October 23, 2018

Contact Form Updated to ‘Float Label’ Design Pattern

I’ve updated the contact form on Venuemate to the  ‘float label’ design pattern. This adds a bit of animation to a form and gives it a slightly more refined look. You can see the ‘before’ and ‘after’ below.

Previous form design

New form design

How to Implement in WP using Contact Form 7 Plugin

There’s probably a floated form label CF7 plugin out there but I couldn’t find one so I got the CSS from Codepen and hacked Contact Form 7’s HTML structure via the form editor. To get the form to render you’ll need to separate the input fields from the labels like this:

Original CF7 code:

<label> Your Email (required) [email* your-email] </label>

Updated CF7 code:

<div class=”ffl-wrapper”>

<label class=”ffl-label”> Your Email (required) </label>

[email* your-email]

</div>

While we’re talking forms, I’d like a mini-rant about forms in general.

My personal opinion – and I should add I have no data to back this up – is that web forms often require to much information. They often seem to be designed from the perspective of the Marketing team with fields like ‘number of employees’. I can see how that helps the Marketing team but how does that help me as someone completing the form? I accept that I need to give you my email address to download your  ‘insights’ ebook but I don’t want to waste what’s left of my lunch hour scrolling through a ‘select country’ dropdown ( The UK is a long way down that dropdown, and while I’m here, has anyone ever got a lead from Uzbekistan? ( that’s a bit of form input field humour for you there ) )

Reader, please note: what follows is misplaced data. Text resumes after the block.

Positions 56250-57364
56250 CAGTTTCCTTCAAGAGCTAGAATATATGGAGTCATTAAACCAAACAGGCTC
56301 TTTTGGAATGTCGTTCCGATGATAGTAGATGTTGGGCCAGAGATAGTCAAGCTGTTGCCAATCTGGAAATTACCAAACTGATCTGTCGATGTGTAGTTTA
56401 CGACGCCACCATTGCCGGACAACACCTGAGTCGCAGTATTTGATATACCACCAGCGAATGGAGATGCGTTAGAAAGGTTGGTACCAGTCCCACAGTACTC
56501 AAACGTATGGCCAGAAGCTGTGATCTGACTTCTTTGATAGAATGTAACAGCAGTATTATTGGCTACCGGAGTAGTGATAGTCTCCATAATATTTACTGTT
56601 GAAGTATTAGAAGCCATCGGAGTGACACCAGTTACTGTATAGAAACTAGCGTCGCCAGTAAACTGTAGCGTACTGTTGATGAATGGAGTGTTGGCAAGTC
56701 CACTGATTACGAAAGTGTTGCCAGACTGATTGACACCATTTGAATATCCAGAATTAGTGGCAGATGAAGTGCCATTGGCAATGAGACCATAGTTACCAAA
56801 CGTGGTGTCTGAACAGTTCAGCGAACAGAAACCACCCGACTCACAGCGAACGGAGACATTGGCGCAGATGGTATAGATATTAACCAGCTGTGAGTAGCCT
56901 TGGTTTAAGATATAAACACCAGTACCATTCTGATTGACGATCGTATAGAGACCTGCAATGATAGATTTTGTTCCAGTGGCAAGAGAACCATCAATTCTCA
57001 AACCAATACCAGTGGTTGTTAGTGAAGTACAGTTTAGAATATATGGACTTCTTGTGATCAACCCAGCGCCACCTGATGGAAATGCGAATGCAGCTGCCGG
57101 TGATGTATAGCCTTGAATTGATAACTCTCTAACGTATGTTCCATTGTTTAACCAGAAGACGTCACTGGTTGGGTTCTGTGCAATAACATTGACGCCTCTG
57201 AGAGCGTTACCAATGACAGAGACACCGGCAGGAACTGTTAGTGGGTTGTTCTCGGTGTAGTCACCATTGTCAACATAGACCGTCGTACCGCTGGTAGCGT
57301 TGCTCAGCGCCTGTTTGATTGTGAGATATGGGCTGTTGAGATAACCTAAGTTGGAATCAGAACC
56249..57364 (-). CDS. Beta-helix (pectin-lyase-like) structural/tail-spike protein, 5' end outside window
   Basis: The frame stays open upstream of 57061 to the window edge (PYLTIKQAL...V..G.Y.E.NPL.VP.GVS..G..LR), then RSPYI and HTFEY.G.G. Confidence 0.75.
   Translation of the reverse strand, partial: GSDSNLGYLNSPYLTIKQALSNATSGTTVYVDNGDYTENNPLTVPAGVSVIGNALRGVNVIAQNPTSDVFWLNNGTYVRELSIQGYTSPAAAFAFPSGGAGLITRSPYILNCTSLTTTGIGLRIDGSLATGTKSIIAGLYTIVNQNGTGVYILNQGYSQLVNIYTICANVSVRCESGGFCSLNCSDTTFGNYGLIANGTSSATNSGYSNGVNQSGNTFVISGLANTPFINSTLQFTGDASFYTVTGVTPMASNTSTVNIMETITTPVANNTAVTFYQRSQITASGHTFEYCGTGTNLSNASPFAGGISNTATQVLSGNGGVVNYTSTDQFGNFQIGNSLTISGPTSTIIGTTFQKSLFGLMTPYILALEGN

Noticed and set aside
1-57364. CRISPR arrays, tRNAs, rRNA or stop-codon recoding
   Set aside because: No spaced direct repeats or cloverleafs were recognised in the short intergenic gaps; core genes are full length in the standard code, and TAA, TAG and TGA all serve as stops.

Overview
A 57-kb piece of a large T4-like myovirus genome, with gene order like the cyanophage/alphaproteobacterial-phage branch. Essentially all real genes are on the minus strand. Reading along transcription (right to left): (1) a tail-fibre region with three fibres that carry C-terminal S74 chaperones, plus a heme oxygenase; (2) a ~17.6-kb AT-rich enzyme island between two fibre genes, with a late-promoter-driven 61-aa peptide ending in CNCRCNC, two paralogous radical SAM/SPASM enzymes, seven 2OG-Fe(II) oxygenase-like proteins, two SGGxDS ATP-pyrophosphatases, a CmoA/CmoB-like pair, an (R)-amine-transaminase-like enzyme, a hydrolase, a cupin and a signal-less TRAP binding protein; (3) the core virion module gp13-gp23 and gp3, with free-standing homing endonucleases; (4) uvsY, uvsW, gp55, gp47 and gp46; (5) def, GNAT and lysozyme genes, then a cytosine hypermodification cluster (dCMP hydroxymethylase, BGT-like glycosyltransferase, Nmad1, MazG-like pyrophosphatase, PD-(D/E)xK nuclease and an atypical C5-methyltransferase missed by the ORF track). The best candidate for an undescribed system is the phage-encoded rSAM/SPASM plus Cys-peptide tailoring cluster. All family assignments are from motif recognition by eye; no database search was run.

If I were Website Forms Tzar, I’d issue a decree that stated that forms should have no more than three fields, name and email and one other.

Correct, that is the flag of Uzbekistan.